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Gold And Currency Market Relation Essay

1262 words - 6 pages

Foreign Exchange Market
 FX, forex, or currency market) is a form of exchange

for the global decentralized trading of international currencies.  Virtual
 No one central physical location that is the foreign

currency market  Exists in the dealing rooms of various central banks and large international banks and corporations.  The dealing rooms are connected via telephone and computers

 The foreign exchange market assists international

trade and investment by enabling currency conversion.

Exchange Rates
 Trading on the Foreign Exchange Market establishes

rates of exchange for currency  Exchange rates are constantly fluctuating on the forex market as demand rises ...view middle of the document...

S. and France with large gold reserves.

The Fall of Gold Standards
 In 1934, the U.S. government revalued gold from

$20.67/oz to $35.00/oz, raising the amount of paper money it took to buy one ounce, to help improve its economy.  This higher price for gold increased the conversion of gold into U.S. dollars effectively allowing the U.S. to corner the gold market

Bretton Woods monetary system
 As World War II was coming to an end, the leading

western powers met to put together the Bretton Woods Agreement to plan for the postwar international monetary system
 This agreement called for the following:  Fixed exchange rates between member countries  The establishment of a fund of gold and currencies for stabilization of their currencies, the International Monetary Fund  The establishment of a bank, the World Bank, that would provide funding for long-term development projects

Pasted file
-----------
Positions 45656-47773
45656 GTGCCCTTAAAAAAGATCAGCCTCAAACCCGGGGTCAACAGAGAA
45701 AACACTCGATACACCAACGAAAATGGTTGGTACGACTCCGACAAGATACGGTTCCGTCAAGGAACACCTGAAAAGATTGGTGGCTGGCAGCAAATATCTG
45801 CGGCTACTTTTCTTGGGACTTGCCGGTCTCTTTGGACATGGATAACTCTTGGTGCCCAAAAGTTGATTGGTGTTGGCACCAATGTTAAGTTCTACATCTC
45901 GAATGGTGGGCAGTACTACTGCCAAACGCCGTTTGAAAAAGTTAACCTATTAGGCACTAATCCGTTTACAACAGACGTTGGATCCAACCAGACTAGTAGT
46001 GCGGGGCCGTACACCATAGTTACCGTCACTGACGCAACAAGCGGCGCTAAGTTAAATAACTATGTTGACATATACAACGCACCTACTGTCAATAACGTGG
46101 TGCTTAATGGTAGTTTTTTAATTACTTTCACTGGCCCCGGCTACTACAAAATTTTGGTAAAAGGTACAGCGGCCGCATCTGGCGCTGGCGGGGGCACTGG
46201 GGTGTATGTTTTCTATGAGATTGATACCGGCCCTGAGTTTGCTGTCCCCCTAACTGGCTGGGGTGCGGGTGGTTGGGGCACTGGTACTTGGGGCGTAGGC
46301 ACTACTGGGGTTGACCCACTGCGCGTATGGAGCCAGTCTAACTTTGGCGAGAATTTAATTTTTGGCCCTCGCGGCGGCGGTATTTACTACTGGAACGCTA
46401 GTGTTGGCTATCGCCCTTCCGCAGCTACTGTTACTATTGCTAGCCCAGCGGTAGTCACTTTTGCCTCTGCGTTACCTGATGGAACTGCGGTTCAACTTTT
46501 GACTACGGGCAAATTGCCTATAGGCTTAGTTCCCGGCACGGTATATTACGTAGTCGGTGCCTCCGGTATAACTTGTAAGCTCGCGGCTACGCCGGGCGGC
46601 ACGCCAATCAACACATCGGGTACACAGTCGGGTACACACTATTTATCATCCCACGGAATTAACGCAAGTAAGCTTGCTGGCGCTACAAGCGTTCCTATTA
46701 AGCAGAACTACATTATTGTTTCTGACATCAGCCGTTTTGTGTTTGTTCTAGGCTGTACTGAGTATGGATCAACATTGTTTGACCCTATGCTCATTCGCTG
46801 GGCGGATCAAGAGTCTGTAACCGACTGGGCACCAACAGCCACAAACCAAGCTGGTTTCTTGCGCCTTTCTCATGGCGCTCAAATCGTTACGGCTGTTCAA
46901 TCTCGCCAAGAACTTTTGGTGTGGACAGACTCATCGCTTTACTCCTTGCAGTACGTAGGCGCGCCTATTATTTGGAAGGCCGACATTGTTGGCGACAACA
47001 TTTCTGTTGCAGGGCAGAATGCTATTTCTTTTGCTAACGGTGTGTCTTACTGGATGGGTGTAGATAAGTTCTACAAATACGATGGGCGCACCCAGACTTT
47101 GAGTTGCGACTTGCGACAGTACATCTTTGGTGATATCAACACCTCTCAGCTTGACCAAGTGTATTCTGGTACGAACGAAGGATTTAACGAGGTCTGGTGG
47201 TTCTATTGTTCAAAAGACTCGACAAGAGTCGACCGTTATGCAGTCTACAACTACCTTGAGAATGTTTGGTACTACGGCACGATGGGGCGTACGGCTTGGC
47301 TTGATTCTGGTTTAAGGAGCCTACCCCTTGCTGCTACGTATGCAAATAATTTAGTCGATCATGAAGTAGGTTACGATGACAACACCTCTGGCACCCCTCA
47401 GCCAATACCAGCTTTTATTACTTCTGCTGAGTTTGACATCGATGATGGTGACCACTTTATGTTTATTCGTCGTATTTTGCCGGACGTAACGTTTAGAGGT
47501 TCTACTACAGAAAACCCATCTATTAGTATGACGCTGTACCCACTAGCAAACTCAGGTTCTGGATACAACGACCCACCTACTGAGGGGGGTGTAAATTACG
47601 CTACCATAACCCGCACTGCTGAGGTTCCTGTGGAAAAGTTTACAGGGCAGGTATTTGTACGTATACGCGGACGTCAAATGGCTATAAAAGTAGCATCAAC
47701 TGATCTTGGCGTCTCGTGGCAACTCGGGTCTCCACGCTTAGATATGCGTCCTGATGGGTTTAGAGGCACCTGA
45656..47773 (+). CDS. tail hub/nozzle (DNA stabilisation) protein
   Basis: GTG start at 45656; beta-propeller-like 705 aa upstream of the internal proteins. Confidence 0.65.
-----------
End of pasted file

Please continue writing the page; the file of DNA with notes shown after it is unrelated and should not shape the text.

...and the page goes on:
Bretton Woods monetary system
 At the end of WWII, the U.S. had 75% of the world's

monetary gold, and the dollar was the only currency still backed directly by gold  In 1968, a gold pool which included the U.S and a number of European nations stopped selling gold on the London market, allowing the market to freely determine the price of gold.  From 1968 to 1971, only central banks could trade with the U.S. at $35/oz.  Finally, because the system also depended heavily on gold reserves, it was abandoned in 1971 when U.S President Nixon removed the U.S. Dollar from the gold standard

How Gold Affects Currencies
 Gold has a profound impact on the value of world

currencies. Even though the gold standard has been abandoned, gold as a commodity can act as a substitute for fiat currencies and be used as an effective hedge against inflation. There is no doubt that gold will continue to play an integral role in the foreign exchange markets.  Historically speaking, strong negative gold-Usd correlation has existed in near perfect as investors often hedge against the U.S. dollar weakness by buying gold.

How Gold Affects Currencies
 Gold was once used to back up fiat currencies  Gold is used to hedge against inflation.  Investors typically buy large quantities of gold when their country is experiencing high levels of inflation. The demand for gold increases during inflationary times due to its inherent value and limited supply.  The price of gold affects countries that import and

export it
 A country that exports gold or has access to gold reserves

will see an increase in the strength of its currency when gold prices increase, since this increases the value of the country's total exports

How Gold Affects Currencies
 Gold purchases tend to reduce the value of the


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